Under each person's name, we put another person's name/number as their primary backup support, and under that another person's name/number as the secondary support. We now had a good plan in place for team absences.
As we looked at it further, we realized that we could use this same process when we were overloaded with calls at any given time by checking what tickets our primary and secondary people had, stepping in where we could, and check in with each other if we found ourselves without an immediate problem to deal with.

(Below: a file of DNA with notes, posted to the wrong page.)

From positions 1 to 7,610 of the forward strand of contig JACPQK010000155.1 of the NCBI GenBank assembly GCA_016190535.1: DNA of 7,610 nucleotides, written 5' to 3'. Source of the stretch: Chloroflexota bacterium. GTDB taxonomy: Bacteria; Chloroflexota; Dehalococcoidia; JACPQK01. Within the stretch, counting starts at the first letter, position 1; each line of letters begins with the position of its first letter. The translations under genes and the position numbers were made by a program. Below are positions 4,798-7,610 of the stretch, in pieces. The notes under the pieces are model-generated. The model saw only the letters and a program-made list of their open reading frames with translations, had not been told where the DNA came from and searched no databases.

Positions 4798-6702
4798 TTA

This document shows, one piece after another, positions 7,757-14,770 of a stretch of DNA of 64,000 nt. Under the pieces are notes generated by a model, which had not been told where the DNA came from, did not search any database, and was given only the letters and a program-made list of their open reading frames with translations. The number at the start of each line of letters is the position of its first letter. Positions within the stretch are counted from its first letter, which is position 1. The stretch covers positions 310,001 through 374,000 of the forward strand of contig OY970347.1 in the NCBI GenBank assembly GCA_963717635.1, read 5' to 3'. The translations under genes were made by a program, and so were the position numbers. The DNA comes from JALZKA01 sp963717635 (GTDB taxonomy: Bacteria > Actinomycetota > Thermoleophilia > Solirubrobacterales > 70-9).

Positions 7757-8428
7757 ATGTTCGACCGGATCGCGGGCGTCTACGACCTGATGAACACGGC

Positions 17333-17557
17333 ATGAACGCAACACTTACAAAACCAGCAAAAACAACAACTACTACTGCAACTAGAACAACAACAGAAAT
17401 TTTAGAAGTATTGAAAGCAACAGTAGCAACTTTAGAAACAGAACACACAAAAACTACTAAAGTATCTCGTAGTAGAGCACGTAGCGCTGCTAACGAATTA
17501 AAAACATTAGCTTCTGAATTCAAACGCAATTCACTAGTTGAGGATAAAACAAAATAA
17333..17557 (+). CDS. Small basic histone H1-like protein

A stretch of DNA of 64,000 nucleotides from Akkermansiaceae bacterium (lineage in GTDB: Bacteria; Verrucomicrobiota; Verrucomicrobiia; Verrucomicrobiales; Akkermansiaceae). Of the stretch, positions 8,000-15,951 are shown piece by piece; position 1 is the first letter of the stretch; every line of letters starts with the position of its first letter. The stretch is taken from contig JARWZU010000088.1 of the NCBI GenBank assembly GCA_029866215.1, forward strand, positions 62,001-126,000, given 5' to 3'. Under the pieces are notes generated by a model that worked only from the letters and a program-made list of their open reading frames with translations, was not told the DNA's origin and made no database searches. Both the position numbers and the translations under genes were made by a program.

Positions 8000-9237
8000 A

Within six months, our customer satisfaction surveys improved with very few customers commenting on resolution or response time issues. One unexpected bonus was that we developed a better sense of trust within the IT team and relied on each other.
The managers looked at the new corrected hours and worked with employees on a process to approve overtime, depending on the circumstances. The new time-reporting process worked very well for everyone. I guess I went from a "skeptic" who thought such training and processes wouldn't actually make change to a believer who saw, in the right circumstances and with the right management, things can improve.
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